Fifty years ago, the U.N. International Convention on the Elimination of All Forms of Racial Discrimination was signed. However, the recent rise of populism and supremacist ideology in the halls of power are again deepening the racial breach, from Donald Trump’s United States to Jair Bolsonaro’s Brazil. As an antidote to the virus of collective amnesia, Marcelo D’Salete has created an artistic pill, administering it at a moment that seems to have forgotten historical precedent. Created in the artist’s home in Sao Paulo, and winner of the Eisner Prize in 2018, D’Salete’s graphic novel, “Angola Janga,” has now been published in Spanish. The book tells the story of slave resistance in the Brazilian republic. Based on a true story, it is narrated as the story of the fight of less privileged classes, especially Afro-Brazilians, against institutionalized injustice.

The graphic novel tells the story of Quilombo de los Palmares, beginning with a journey made in the 17th century. Its protagonists are 20,000 descendants of African slaves who were forcibly moved by Europeans from the ancient kingdoms of Angola and Congo. These African Brazilians rose up against the Portuguese colonial powers in the old captaincy of Pernambuco, in Northeast Brazil.

“Palmares was an enormously autonomous area, and a lot of opposition to the colonial society – based on extreme violence and the subjugation of the indigenous, black, and lower classes – happened there. In addition to 100 years of resistance against the barbaric treatment of the Portuguese soldiers in the Serra da Barriga, Palmares developed a unique way of interacting with the earth, work, and community,” D’Salete writes in an email. “Recognizing this story is revisiting our relationships in the past as well as with the present. It means recognizing that diverse groups actively opposed the colonial project of centralization of power, exploitation, death, and destruction,” explains the author, who is optimistic about the historical resilience of African Brazilians, descendants of this history.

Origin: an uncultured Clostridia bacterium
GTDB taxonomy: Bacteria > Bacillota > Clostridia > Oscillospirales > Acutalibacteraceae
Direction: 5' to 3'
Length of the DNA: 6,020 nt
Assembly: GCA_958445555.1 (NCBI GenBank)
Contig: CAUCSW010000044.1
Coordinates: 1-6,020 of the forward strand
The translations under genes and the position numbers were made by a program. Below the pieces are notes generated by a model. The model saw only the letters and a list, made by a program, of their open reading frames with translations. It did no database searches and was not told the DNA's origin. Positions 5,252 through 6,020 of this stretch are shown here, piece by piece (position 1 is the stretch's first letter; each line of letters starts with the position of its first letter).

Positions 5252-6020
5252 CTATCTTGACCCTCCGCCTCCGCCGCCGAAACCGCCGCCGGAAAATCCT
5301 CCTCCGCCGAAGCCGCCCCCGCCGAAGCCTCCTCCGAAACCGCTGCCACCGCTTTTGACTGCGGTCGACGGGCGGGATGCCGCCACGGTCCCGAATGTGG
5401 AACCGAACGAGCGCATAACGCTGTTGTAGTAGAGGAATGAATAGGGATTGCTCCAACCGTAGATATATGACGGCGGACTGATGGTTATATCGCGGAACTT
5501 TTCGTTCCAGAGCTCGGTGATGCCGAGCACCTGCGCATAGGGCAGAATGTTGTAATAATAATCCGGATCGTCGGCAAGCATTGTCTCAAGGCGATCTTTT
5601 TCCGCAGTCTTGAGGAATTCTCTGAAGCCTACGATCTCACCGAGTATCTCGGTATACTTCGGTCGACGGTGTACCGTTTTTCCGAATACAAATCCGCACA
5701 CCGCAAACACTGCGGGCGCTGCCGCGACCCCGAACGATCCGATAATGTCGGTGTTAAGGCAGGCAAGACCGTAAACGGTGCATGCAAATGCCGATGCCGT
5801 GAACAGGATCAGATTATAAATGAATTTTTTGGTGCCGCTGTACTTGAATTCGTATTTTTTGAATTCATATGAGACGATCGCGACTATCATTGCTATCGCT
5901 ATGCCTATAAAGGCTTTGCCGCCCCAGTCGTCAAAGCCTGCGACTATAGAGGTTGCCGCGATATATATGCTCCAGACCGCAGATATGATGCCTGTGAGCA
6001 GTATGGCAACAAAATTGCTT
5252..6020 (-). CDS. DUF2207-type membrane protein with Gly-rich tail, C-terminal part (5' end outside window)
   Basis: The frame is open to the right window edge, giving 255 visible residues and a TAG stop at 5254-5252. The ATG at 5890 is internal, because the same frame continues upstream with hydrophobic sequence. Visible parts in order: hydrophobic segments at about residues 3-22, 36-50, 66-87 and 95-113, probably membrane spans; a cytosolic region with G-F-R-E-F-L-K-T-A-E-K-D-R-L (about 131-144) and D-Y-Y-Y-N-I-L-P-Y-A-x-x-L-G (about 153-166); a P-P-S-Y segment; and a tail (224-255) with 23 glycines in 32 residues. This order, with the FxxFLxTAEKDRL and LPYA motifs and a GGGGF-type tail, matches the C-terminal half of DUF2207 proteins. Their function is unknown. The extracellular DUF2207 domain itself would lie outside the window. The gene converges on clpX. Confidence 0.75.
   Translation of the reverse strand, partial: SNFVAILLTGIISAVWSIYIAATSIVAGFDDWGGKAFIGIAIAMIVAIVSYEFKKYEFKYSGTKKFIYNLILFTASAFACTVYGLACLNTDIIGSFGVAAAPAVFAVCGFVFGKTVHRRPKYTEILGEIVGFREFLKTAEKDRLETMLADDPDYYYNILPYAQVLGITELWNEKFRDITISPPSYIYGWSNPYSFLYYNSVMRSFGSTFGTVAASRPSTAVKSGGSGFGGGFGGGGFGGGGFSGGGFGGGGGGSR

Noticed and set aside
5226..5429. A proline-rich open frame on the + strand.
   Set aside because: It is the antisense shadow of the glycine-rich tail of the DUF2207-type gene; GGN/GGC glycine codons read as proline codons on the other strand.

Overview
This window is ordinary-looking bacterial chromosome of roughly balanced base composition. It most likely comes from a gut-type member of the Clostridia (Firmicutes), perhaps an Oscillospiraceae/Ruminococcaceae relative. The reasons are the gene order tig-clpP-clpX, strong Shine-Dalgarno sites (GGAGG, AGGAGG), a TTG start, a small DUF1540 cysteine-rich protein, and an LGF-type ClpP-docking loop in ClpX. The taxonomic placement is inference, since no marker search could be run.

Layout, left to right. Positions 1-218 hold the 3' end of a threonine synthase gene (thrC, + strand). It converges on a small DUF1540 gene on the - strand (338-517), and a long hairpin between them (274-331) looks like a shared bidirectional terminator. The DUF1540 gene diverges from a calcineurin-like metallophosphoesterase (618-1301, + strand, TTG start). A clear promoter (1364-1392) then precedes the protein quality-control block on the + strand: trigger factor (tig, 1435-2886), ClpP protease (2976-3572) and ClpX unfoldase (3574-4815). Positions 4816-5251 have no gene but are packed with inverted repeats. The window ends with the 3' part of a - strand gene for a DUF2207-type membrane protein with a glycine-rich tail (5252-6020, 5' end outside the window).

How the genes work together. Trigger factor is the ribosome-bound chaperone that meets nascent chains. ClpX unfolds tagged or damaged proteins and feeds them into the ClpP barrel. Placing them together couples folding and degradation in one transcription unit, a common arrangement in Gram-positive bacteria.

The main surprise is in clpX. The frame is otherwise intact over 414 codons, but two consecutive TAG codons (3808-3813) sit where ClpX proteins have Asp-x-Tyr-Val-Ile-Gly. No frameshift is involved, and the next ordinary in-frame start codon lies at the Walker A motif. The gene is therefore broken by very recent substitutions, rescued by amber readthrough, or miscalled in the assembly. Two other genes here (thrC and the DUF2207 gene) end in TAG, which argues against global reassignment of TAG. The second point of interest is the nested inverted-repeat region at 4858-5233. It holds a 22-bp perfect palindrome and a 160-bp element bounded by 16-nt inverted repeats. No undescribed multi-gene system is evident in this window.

Events that show black Brazilians as victims of the state are irrefutable. Recently, inhabitants of the favelas in Rio protested against political actions taken against black youth after discovering that, during the first four months of 2019, 434 people were executed. A year after the death of activist Marielle Franco, today a beacon of human rights respected by Bolsonaro’s opposition in Brazil, D’Salate defends the need to dig deeper into the roots of institutional racism, that seems to exist lazily and comfortably in the country.

“The current president, with his electoral campaign based on hate, fear, and lies, financed by wealthy business people, does not represent a large part of the society or their desire for social equality. His goal is to decimate any resistance – from organized labor, black Brazilians, indigenous Brazilians, and women – and then impose an economic agenda that favors the elite. That’s why one of his first measures as president was to facilitate access to weapons – something that benefits the militias, the armed groups that he and his family were already paying homage to and defending. Knowing more stories is necessary for creating discussion, for strengthening oppressed groups and in order to find options to counter projects of inequality.”

Slavery was abolished in the land of caipiriñas and Bossa Nova 130 years ago. It was not done out of a sense of justice, but for economic reasons, since the lucrative slave trade had collapsed after England outlawed the trans-Atlantic trade of humans. The slave trade had trafficked approximately 12 million souls between the 16th and 19th centuries, of whom around 6 million went to Brazil.